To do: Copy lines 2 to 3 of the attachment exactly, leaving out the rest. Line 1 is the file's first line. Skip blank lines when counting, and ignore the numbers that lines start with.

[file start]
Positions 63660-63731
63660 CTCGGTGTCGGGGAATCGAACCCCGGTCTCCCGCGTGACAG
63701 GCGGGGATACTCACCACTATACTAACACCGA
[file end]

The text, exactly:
63660 CTCGGTGTCGGGGAATCGAACCCCGGTCTCCCGCGTGACAG
63701 GCGGGGATACTCACCACTATACTAACACCGA